What is accounting?
Accounting is pertinent to all business owners. It is the process of recording, summarizing, analyzing, interpreting and reporting the financial information of an organization. This financial information gathered is key to assist managers and executives to make business decisions.
Importance of accounting
Information derived from the process of accounting help serve both internal and external stakeholders of a company.
- Internal stakeholders
Internal stakeholders can be split into two major groups, which are the stewardship and decision-making process of a business. A steward is responsible for managing the economic resources of a business to ensure these resources are optimally utilized to maximize profitability.
For decision-making, senior management is dependent on the information summarized in financial reports to make decisions relating to the business. A show of growing revenue but stagnating profit would prod management to evaluate the expense components incurred by the company. Further analysis of the expenses might provide a clearer view of what are the specific cost drivers that are adversely affecting the firm’s profitability, allowing managers to pinpoint the source and resolve it.
- External stakeholders
External stakeholders are individuals or entities that are situated outside of a company but are affected by the financial performance of it.
Shareholders and investors of the firm, who are considered the company’s owners, rely on the financial information from accounting to make their investment decisions. Investors would cleverly avoid companies having recurring losses or high debt ratios in case of the risk of bankruptcy.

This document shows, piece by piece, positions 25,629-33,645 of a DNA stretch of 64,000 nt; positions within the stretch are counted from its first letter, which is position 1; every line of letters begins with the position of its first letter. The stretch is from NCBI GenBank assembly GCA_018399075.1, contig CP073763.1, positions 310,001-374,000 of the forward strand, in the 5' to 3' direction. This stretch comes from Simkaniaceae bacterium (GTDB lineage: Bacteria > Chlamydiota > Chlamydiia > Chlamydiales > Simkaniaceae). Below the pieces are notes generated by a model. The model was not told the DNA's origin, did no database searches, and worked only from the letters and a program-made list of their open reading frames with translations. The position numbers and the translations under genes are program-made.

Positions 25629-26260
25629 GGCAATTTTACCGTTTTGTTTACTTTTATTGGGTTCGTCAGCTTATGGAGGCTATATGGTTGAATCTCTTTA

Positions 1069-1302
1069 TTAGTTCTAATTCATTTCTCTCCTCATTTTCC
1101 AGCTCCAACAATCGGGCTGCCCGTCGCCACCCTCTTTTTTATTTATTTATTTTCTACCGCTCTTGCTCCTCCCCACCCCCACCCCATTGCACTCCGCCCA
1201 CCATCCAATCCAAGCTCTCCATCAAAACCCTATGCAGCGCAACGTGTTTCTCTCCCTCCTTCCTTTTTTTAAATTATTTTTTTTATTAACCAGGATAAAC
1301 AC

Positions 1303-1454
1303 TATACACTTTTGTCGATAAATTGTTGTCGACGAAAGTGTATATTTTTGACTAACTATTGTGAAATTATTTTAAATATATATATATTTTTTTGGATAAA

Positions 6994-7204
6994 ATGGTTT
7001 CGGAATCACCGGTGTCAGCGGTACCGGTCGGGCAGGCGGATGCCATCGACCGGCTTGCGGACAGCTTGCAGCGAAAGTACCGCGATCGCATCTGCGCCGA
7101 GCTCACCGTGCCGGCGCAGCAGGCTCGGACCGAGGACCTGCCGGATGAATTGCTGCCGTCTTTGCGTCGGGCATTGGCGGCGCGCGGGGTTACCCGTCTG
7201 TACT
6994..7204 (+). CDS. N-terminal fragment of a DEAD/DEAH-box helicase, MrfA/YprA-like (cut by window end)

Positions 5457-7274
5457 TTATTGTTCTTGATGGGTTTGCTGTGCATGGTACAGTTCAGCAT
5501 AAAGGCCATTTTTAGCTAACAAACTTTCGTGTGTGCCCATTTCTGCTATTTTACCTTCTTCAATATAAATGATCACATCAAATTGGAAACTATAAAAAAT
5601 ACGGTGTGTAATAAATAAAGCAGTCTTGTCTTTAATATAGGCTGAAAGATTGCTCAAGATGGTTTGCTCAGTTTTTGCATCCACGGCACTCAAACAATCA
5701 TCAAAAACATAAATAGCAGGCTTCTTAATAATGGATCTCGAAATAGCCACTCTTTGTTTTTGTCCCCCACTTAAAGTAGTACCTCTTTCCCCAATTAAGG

Banks and other lenders would utilize financial information to assess the business’s ability to repay its loans.
Forms of business entities
When an individual incorporates a business, the business itself is considered an entity and its activities are separate from the personal activities of its owner. What forms of entity should one incorporate then? Forms of entities are dependent on a few factors, such as number of owners, how the businesses are managed, the amount of reward and the level of investment risk for the owners.
The three common form of entities are sole proprietorship, partnership and company, each with their own characteristics, advantages and disadvantages.
- Sole proprietorship
Usually established only with one owner and it’s the least expensive and easiest to incorporate. The sole owner is entitled to all the profits of the company. Speaking of profits, any losses, debt incurred or liabilities are borne by the owner. This makes it risky for the owner as he is personally liable for all the debts that the company undertakes.
It can only be established with a minimum of two owners. These partners share the profits and losses of the business. However, if the business fails, some partners may have to pay all the debts.
A company is a legal entity on its own, separate from its shareholders. Articles of incorporation must first be filed with the state to establish a corporation. There is no limit to the number of owners and provides limited liability to shareholders, up to the amount of investment they have made.